By Mahua Venkatesh
New Delhi, Jun 24: Even as India improved its ranking on the World Banks Ease of Doing Business list and put in place the Production Linked Incentive (PLI) Scheme, it needs to focus on removing ground level bottlenecks as several foreign investors and companies look for diversification and de-risking exercise amid the changing geopolitics.
While India's overall rank improved significantly from 142 in 2014 to 63 in 2020, doing business in India still is still fraught with handicaps that need to be addressed jointly by the Centre and states
Consider this. There are about 750 Korean companies operating in India. But the number is about 7000 in Vietnam.
South Korea's Ambassador to India Shin Bongkil last year said that Korean companies are keen to invest in India but problems need to be resolved further.
Bongkil said that carrying out economic activities in Vietnam is far easier compared to India. The country has also been offering a host of incentives to companies with a view to woo investors.
Amid changing geopolitical and geo-economic contours, several other Asian countries including Vietnam have started offering huge incentives to companies wishing to set up factories.
"Doing business or even setting up one is cumbersome on the ground level. Issues relating to customs clearances in case of imported raw material or even finished products remain. The situation has become more tedious in recent times as the mandatory requirement of certificates of country of origin are scrutinised with a fine tooth comb and even if there are no gaps, most businessmen find it difficult to navigate through the process," a person familiar with the process told India Narrative.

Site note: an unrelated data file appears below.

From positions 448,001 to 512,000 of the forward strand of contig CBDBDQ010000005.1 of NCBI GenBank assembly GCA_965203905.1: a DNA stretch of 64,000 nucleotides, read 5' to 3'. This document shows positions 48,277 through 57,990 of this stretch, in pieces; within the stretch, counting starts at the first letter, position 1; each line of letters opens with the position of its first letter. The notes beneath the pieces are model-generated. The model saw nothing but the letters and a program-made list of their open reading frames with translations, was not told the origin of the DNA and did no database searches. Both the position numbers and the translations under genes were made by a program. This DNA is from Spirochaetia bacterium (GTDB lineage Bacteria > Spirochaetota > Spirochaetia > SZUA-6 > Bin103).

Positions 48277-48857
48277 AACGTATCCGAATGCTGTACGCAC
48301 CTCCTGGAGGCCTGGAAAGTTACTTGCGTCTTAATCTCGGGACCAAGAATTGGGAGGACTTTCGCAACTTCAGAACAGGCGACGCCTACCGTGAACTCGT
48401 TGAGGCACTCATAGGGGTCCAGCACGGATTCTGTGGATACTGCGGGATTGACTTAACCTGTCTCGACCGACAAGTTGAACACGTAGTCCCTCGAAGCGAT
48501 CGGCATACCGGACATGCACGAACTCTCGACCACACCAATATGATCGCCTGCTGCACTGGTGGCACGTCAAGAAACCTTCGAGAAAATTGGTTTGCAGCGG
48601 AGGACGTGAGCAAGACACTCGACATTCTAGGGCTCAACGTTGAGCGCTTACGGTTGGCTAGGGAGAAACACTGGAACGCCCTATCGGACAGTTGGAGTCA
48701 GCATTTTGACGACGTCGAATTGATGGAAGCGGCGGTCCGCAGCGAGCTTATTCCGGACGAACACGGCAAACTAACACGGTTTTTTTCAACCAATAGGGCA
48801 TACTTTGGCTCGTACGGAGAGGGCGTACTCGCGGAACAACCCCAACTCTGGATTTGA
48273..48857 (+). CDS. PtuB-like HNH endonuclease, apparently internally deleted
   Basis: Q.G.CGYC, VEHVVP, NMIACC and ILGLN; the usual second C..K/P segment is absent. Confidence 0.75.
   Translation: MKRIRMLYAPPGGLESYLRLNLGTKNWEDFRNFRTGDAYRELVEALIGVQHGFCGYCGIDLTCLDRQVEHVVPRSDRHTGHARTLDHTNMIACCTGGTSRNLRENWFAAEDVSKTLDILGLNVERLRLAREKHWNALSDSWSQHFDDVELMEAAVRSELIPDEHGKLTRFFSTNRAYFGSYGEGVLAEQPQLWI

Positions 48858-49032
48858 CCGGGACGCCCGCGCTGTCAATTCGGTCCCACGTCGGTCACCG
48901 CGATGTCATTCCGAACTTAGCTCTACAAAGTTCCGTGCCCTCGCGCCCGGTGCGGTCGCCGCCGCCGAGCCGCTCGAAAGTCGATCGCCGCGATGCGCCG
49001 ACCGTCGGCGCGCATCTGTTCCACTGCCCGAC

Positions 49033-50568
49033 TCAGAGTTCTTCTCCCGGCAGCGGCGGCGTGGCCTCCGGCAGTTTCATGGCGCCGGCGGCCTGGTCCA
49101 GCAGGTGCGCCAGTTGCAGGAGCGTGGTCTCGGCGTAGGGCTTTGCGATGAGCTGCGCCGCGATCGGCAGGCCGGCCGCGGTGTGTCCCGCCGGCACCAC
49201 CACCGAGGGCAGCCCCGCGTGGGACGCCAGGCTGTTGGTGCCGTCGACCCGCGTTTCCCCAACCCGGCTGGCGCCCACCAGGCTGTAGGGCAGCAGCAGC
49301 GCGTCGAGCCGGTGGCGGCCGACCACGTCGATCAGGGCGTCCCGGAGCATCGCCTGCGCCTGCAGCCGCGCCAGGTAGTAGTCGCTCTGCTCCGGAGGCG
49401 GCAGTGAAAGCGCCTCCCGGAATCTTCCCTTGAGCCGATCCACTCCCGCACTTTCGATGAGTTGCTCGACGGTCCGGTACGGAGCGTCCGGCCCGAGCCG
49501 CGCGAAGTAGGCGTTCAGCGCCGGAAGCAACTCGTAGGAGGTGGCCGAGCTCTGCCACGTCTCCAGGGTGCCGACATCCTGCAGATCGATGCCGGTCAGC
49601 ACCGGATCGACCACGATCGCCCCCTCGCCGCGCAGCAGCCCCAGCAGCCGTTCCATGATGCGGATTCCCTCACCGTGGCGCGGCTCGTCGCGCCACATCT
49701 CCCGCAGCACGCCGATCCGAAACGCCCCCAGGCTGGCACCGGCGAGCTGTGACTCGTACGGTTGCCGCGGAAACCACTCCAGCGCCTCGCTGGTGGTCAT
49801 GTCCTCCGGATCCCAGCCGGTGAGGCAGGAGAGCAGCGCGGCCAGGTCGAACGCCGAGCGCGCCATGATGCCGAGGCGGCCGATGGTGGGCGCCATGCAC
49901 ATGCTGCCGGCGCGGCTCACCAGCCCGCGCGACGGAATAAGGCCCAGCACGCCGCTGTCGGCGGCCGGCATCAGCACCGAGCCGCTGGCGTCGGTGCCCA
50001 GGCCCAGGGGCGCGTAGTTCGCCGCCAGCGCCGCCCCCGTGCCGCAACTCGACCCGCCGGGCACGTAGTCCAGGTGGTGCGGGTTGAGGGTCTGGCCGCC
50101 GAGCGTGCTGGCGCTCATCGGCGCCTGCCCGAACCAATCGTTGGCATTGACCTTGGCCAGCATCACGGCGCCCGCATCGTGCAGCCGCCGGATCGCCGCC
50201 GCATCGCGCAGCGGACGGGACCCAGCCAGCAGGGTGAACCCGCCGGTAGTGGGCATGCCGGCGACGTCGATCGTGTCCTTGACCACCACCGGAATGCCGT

In India, sources said issues related to red tape, bureaucracy and a culture of inspector raj continue to plague the business community.
In March Secretary, Department for Promotion of Industry and Internal Trade, Guruprasad Mohapatra, who passed away just a few days ago had noted that the Narendra Modi government identified as many as 6,000 burdensome compliances which are linked to both central and states levels.
"A systematic exercise across the Centre and states is being undertaken to eliminate or reduce compliances which have an adverse impact on time and cost of businesses," Mohapatra had said.
Ease of doing business boost: 6,000 compliances to be eased
Economists said that the government needs to take up these issues "on a priority basis."
At an India Narrative roundtable, Nirupama Soudararajan, Senior Fellow and Head of Research of Pahle India Foundations said that the Centre must work towards ironing out these issues to ensure that new investments flow into India. "We need to focus on resolving the roadblocks so that we don't lose out on investment opportunities to other countries. A conducive environment needs to be created for investors," she said.
Meanwhile, a senior member of an industry body also noted that India needs to take note of the social and cultural issues that would make the expatriates comfortable.
On the softer issues of culture and food, several cities including Gurugram, Bengaluru and Mumbai among others have evolved.
Grocery stores and restaurants catering for Japanese and Koreans are mushrooming in the National Capital Region. "Availability of food is no longer a problem, we get everything that we need. We even get frozen fish and meat products," a Korean expat living here said.
Aeryoun Jeon, who hails from South Korean has made Gurugram her adopted home. She runs three grocery stores – Epicure-- in the millennium city. Jeon's stores are doing brisk business. Jeon has integrated with the Indian society. She employs several locals at her stores, which are equally popular among the Indian customers.